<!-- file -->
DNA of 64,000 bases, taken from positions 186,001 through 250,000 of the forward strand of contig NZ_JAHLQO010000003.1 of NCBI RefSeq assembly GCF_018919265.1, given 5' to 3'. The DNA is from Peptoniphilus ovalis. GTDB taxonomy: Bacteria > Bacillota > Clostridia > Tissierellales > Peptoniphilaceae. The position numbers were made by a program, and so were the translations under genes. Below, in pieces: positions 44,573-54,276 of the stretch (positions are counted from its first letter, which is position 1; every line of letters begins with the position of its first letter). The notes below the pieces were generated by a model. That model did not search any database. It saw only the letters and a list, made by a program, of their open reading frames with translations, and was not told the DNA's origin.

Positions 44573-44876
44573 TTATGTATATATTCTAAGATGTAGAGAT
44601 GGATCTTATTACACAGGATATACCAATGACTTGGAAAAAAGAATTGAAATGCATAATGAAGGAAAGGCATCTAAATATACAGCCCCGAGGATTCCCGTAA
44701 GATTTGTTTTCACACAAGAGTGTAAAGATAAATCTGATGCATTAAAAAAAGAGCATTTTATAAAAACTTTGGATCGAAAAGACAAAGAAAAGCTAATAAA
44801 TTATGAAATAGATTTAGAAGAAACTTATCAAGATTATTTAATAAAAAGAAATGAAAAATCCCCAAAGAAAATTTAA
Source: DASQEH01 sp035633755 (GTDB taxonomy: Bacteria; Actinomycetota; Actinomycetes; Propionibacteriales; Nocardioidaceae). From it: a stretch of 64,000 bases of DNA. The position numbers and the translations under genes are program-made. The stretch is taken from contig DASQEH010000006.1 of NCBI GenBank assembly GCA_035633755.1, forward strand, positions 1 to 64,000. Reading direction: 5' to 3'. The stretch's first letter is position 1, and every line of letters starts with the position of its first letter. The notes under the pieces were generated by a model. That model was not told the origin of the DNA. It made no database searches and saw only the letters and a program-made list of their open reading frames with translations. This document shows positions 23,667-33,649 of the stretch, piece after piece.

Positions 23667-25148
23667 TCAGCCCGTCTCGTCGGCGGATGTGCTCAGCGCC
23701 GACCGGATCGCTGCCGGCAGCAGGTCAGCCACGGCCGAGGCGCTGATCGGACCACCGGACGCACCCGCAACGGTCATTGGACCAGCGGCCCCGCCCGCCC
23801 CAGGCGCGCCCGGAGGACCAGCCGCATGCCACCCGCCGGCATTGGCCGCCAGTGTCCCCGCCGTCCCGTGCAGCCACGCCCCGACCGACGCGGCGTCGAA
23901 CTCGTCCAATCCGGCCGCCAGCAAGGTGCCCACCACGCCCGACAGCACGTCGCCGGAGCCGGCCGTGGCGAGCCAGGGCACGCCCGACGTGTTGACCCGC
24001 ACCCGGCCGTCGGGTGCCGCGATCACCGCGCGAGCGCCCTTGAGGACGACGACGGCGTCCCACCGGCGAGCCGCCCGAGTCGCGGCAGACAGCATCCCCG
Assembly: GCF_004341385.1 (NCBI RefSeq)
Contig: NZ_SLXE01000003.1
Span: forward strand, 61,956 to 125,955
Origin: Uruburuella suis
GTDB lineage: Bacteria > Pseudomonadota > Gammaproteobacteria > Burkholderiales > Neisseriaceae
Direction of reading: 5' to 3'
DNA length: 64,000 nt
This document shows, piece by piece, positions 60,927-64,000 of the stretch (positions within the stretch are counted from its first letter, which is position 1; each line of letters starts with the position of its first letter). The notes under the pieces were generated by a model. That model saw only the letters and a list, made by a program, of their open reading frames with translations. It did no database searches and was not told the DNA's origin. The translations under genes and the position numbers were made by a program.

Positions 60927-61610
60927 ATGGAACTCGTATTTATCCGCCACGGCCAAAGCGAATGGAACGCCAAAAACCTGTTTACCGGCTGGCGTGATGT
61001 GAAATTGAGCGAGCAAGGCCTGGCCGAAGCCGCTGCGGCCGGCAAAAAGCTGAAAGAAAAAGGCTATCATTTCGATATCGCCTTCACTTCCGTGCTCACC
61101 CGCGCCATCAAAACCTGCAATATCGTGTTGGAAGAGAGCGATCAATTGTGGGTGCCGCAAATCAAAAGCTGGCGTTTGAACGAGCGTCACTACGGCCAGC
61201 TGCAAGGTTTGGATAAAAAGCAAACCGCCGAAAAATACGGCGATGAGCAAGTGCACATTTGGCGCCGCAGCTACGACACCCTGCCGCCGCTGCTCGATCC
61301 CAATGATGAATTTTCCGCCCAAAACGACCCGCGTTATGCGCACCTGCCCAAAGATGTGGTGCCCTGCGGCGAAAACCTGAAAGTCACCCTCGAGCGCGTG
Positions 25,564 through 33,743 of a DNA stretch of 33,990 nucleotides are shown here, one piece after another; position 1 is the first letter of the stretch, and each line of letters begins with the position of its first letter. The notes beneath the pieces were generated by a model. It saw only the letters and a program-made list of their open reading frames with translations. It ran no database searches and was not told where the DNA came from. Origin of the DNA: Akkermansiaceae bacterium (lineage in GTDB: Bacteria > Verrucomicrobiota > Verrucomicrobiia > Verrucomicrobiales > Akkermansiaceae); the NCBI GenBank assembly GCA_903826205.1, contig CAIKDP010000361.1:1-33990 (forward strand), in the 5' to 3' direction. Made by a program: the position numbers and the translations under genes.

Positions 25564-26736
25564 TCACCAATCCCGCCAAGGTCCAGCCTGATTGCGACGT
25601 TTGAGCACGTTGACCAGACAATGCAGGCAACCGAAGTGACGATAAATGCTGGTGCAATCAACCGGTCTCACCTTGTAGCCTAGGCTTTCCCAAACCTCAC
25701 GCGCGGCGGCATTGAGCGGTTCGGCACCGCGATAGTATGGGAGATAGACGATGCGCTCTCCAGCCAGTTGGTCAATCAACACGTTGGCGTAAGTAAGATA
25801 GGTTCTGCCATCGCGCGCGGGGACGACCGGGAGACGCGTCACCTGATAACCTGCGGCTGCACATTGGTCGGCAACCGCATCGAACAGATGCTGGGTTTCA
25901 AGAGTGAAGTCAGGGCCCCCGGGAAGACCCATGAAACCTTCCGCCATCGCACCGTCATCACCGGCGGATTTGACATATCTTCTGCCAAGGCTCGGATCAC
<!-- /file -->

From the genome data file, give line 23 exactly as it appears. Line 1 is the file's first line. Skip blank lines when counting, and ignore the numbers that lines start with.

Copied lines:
60927 ATGGAACTCGTATTTATCCGCCACGGCCAAAGCGAATGGAACGCCAAAAACCTGTTTACCGGCTGGCGTGATGT